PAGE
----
Getting an SSL certificate for your web server has traditionally been a something of an effort. You need to correctly generate a weird thing called a certificate signing request (CSR), submit it to the web page of your chosen Certificate Authority (CA), wait for them to sign and generate a certificate, work out where to put the certificate to configure it for your web server—making sure you also configure any required intermediate CA certificates—and then restart the web server. If you got all that right, you then need to enter a calendar entry so you’ll remember to go through the process again in (say) a year’s time. Even some of the biggest names in IT can mess up this process.
With new CAs like Let’s Encrypt, along with some supporting software, the rigmarole around SSL certificates becomes a thing of the past. The technology behind this revolution is Automatic Certificate Management Environment (ACME), a new IETF standard (RFC 8555) client/server protocol which allows TLS certificates to be automatically obtained, deployed, and renewed. In this protocol, an “agent” running on the server that needs an SSL certificate will talk to to the CA’s ACME server over HTTP.
A popular method for using ACME on your Red Hat Enterprise Linux 7 server is certbot. Certbot is a standalone ACME agent that is configured out-of-the-box to work with Let’s Encrypt and can work with Apache httpd, Nginx, and a wide variety of other web (and non-web!) servers. The certbot authors have an excellent guide describing how to set up certbot with httpd on RHEL7.
In this tutorial, I’ll show an alternative method—the mod_md module—which is an ACME agent implemented as a module for Apache httpd, tightly integrated with mod_ssl, and is supported today in Red Hat Enterprise Linux 7. The mod_md module was implemented by Stefan Eissing—a prolific developer who also added HTTP/2 support to httpd—and contributed to the Apache Software Foundation, becoming a standard part of any new installation since httpd version 2.4.30.
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Have you tried Red Hat Enterprise Linux 8 (RHEL8) yet? Read on to learn how to quickly set up a LAMP stack on RHEL8 so you can play around with the new features built into the operating system.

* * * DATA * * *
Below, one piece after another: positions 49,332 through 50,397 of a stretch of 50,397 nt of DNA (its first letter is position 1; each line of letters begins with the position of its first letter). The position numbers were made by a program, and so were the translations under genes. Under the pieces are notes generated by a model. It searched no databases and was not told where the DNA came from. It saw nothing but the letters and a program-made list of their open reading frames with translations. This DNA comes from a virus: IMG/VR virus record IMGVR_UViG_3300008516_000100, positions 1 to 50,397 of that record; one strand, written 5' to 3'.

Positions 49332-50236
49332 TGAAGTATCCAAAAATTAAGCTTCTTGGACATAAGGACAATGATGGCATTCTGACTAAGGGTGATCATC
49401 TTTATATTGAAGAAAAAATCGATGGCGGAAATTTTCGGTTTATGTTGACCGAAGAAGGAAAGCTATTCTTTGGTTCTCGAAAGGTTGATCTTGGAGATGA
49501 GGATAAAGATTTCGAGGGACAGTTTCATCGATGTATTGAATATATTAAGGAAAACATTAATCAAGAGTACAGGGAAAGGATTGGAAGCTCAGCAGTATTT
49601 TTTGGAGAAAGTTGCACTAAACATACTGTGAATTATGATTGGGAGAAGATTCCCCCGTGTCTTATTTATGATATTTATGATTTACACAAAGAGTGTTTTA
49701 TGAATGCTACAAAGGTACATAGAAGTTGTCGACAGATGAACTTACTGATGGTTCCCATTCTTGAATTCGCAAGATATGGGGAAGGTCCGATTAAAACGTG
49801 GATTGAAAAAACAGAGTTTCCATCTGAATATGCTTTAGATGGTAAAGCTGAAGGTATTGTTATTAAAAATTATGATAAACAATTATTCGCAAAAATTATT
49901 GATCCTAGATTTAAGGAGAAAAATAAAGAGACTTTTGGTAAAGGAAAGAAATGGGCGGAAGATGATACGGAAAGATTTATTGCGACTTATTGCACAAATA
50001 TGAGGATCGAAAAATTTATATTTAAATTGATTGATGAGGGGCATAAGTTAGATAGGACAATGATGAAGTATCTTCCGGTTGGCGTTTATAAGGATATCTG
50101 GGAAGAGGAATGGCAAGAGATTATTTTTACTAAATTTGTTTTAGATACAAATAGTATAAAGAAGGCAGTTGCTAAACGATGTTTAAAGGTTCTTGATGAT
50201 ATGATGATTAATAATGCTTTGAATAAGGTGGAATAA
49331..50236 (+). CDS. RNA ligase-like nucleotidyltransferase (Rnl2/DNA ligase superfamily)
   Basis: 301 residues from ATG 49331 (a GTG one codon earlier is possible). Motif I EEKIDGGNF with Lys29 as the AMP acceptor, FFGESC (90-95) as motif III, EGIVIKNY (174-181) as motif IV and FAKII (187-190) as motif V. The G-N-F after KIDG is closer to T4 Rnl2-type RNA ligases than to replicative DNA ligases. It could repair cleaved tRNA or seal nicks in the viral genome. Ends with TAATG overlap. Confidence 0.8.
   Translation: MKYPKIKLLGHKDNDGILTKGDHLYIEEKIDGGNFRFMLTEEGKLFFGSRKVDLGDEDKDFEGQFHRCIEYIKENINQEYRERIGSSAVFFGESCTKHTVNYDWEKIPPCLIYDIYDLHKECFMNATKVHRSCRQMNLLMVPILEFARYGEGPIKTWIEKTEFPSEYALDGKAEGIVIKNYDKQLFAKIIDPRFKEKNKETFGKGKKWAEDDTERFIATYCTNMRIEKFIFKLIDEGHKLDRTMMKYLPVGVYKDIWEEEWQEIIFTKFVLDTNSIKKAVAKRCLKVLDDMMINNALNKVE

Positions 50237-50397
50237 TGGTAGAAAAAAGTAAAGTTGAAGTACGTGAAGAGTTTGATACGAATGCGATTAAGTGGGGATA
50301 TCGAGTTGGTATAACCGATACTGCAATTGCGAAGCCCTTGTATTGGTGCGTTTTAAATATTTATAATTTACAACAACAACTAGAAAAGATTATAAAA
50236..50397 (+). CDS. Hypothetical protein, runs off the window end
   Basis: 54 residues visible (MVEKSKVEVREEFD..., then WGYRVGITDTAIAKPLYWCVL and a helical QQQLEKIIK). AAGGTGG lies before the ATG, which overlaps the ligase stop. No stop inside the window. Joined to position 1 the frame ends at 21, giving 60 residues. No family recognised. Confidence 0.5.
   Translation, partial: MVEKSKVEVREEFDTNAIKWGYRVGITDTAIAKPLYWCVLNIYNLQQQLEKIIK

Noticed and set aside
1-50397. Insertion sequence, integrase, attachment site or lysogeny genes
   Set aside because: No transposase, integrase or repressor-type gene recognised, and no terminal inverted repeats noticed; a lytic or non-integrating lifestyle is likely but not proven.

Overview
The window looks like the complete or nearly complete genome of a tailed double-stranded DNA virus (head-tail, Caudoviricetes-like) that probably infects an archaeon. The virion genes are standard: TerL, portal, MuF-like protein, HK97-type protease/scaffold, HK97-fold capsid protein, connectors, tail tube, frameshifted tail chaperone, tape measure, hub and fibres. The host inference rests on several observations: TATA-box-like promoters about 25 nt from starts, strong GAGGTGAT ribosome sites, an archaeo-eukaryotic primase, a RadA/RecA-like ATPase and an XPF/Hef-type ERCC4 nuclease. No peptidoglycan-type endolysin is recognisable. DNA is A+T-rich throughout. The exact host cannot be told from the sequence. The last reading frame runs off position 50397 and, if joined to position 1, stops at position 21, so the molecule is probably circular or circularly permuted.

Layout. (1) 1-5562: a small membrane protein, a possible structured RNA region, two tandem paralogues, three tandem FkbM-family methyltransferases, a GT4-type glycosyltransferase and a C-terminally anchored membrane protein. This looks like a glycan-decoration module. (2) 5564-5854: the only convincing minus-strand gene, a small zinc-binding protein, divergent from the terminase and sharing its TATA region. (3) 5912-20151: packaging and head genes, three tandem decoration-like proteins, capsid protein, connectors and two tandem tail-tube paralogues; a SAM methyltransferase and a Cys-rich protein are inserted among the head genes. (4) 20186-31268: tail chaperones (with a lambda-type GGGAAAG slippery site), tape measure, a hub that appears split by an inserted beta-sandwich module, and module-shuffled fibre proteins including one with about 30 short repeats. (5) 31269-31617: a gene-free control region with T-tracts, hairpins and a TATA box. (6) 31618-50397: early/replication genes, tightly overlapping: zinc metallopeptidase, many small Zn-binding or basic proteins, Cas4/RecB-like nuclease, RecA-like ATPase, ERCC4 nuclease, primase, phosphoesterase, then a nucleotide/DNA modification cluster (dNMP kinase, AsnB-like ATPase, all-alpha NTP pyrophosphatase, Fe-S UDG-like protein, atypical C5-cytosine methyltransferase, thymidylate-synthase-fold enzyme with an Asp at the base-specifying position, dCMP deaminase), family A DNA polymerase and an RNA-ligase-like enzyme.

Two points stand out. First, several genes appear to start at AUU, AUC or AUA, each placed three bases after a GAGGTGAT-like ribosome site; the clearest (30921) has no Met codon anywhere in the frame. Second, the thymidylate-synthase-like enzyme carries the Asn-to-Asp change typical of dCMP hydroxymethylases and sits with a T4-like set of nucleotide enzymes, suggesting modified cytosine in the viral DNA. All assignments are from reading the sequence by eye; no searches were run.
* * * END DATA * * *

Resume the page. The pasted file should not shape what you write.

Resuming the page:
A LAMP stack is made up of four main components and some glue. The first main component in a LAMP stack (the “L”) is Linux. In my example, I’m using Red Hat Enterprise Linux 8 for that, which gives me a secure operating system, a modern programming environment, and a user-friendly set of tools to control it.
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If you’re like me—a developer who works with customers who rely on the tried-and-true Red Hat Enterprise Linux (RHEL), works with containerized applications, and also prefers to work with Fedora Linux as their desktop operating system—you’re excited by the announcement of the Universal Base Images (UBI). This article shows how UBI actually works, by building the container image for a simple PHP application.
With UBI, you can build and redistribute container images based on Red Hat Enterprise Linux without requiring a Red Hat subscription. Users of UBI-based container images do not need Red Hat subscriptions. No more extra work creating CentOS-based container images for your community projects or for your customers that prefer self-support.
I tested all these steps on my personal Fedora 29 system, and they should work on any Linux distribution. I am also a big fan of the new container tools such as Podman, which should be available to your favorite Linux distribution. If you are working on a Windows or MacOS system, you can replace the Podman commands with Docker.
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Many Linux services (like D-Bus, PostgreSQL, Docker, etc.) are made accessible locally using a UNIX socket. In this article, we’ll show how you can access such services remotely from .NET using SSH port forwarding.
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Red Hat Enterprise Linux 8 comes with modules as a packaging concept that allows system administrators to select the desired software version from multiple packaged versions. This article will show you how to manage Perl as a module.
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